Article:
The FT has a headline this afternoon that says:
New Austrian leader warns mainstream parties may ‘disappear’
The story leads with:
The head of Austria’s railway system took over as the country’s chancellor on Tuesday, promising to shake up a coalition government that has seen popular support erode amid worries over immigration and rising unemployment.
A number of thoughts follow. The first is the amusing one that a head of British Railways might have been seen as a saviour of any government in the UK.
Much more prosaically, the issue here is serious in the light of the real possibility that the far right in Austria might win the shortly forthcoming presidential elections. Neither of the two leading political parties, which have between them ruled Austria since 1945, have a candidate in the run off for that election.
That though leads to the question as to whether a 70 year old system should last, which is a sentiment reinforced by their willingness to enter a 'grand coalition' to maintain their grip on power. Is this just the failed neoliberal hegemony in operation for all to see, and does it, in fact, invite rejection in the interests of democracy as the new Chancellor obviously thinks possible?
This is a real question. Austria is far from alone in facing this issue. It is entirely plausible that the UK could face a similar problem and the willingness of some centre ground politicians to cooperate too closely for comfort only strengthens the impression that the supposed 'centre ground' of UK politics is as out of touch with public sentiment, political reality and the need for change, as the Austrians obviously think their main parties are.
Many, of course, think this explains the appeal of both UKIP and Jeremy Corbyn. That may well be true. The SNP, Plaid Cymru, the Greens and even the DUP and Sinn Fein in Northern Ireland might also be indication of the success of alternatives and the failure of the supposed centre that now very clearly embraces only parts of the Conservative, Lib Dem and Labour parties. But in that case surely we need to embrace change and not suggest that threats are the answer?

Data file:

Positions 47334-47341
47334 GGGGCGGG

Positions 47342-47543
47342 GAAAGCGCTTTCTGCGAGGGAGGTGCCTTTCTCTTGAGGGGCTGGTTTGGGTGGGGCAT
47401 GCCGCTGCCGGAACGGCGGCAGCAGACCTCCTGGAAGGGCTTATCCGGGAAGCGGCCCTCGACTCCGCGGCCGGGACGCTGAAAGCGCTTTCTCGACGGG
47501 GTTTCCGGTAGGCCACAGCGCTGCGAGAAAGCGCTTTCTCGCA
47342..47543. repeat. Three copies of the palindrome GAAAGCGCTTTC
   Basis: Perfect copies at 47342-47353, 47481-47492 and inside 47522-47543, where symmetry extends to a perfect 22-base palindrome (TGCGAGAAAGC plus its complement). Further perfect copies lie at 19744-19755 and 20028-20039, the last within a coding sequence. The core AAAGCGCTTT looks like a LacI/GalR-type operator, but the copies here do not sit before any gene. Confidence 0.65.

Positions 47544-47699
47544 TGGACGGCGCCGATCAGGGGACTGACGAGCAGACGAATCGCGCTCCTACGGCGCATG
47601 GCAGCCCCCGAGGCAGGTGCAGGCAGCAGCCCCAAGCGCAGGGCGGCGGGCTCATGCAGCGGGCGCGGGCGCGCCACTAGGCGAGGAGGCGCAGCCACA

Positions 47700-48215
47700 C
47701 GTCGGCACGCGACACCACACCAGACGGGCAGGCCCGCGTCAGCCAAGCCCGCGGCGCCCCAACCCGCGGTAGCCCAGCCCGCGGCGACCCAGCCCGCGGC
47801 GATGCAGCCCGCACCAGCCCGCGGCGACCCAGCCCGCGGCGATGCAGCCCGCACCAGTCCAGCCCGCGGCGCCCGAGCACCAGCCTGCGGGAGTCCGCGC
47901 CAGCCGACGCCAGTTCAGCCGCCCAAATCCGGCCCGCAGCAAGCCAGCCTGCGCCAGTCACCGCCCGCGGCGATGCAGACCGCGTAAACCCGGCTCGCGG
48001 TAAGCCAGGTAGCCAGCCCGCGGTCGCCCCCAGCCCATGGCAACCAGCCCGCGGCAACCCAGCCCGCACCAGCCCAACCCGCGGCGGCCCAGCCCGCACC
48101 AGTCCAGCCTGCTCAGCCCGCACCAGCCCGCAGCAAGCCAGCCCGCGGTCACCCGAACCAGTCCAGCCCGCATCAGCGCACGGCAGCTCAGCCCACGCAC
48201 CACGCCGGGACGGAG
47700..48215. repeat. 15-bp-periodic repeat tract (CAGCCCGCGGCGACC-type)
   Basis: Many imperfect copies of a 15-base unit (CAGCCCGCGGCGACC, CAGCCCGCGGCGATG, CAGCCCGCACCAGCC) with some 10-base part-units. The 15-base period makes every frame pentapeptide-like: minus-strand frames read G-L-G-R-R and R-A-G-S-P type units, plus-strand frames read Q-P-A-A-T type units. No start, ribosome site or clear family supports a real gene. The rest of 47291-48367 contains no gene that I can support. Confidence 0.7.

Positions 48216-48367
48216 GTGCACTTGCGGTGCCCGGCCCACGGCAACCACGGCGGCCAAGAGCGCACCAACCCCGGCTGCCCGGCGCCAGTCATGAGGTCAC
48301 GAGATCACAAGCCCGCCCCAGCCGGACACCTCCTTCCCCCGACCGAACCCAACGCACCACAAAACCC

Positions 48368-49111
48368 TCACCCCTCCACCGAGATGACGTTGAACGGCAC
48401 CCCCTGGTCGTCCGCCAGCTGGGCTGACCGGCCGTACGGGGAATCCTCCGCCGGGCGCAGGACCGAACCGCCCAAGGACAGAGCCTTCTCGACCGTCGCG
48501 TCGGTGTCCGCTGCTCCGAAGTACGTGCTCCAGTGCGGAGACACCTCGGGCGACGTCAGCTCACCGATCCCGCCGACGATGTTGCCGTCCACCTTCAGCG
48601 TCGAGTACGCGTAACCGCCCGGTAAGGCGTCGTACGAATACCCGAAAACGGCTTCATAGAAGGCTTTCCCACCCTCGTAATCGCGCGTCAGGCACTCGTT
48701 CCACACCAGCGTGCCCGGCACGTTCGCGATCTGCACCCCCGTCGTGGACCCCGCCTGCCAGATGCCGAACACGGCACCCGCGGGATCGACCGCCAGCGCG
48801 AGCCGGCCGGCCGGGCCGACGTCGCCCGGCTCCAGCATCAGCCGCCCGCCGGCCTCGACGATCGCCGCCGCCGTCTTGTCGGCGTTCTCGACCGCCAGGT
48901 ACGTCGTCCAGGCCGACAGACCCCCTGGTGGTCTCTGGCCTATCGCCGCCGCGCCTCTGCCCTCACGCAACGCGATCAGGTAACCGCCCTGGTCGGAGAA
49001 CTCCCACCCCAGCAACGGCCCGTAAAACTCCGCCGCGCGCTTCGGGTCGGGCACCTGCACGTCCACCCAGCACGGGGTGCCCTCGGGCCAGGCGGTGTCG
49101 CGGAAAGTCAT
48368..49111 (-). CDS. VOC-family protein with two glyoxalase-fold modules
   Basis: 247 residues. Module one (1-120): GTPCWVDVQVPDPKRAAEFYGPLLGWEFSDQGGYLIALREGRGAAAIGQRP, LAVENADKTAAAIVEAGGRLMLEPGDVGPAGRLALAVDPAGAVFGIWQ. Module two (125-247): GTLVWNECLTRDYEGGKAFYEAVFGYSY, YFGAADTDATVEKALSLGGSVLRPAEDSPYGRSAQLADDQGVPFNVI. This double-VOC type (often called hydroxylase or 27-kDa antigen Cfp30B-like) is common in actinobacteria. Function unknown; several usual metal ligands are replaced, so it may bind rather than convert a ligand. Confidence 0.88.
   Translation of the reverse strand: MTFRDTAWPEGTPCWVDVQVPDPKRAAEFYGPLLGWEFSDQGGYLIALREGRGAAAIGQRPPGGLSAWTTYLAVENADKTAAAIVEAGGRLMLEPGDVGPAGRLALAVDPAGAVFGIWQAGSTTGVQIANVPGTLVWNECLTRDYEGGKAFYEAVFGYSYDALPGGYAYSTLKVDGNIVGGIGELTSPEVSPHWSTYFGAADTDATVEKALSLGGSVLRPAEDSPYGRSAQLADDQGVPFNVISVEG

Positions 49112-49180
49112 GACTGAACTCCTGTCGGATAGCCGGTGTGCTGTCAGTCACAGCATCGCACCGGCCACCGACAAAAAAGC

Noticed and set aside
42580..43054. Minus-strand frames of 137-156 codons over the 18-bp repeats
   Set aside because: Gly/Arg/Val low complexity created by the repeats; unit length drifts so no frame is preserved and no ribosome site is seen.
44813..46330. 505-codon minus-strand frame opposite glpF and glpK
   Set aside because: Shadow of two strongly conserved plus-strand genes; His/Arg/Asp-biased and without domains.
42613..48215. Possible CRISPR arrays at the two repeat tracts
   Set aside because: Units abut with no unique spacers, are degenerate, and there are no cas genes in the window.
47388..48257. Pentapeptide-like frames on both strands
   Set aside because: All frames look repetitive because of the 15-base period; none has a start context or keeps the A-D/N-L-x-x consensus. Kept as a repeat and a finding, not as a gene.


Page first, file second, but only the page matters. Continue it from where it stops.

I do believe change is needed. I do not think that the centre-right hegemony has any of the answers our economy needs at present because it is built on a failed economic philosophy that does not embrace the respect for people, planet, place and time that must be at the core of twenty first century politics. I also think the right would offer a much worse form of that logic that would pose a real threat to many. But in that case those who appreciate the need for change have to rise to the challenge.
Three things follow. First, if a grand coalition is needed it must be amongst those who realise that there is a need for a new economic and political paradigm.
Second, because change must be peaceful it is beholden on all who wish to achieve that goal to deliver that process within the constraints of the existing system whilst agreeing that its reform is a necessary consequence of working together, including PR thereafter.
Third, that means electoral coalitions must be created before another general election to achieve the goal of reform that can deliver a real prospect of difference within democratic and economic choice thereafter without resort to the far right being required.
My appeal to the party leaders who realise that change is required (and this may be everyone but David Cameron, Nigel Farage and the rump of parties like the BNP right now) is to agree that over-arching all their differences is the need for grand reform to restore real democracy to the UK, to create electoral reform and true accountability and to agree to work together in advance of the next general election to deliver this as a grand coalition for change committed to govern for one year, deliver PR, House of Lords reform, and more effective devolved power and to then to call another election under a new system of voting.
Is that too much to hope for in the face of the crisis in politics that is very clearly evolving?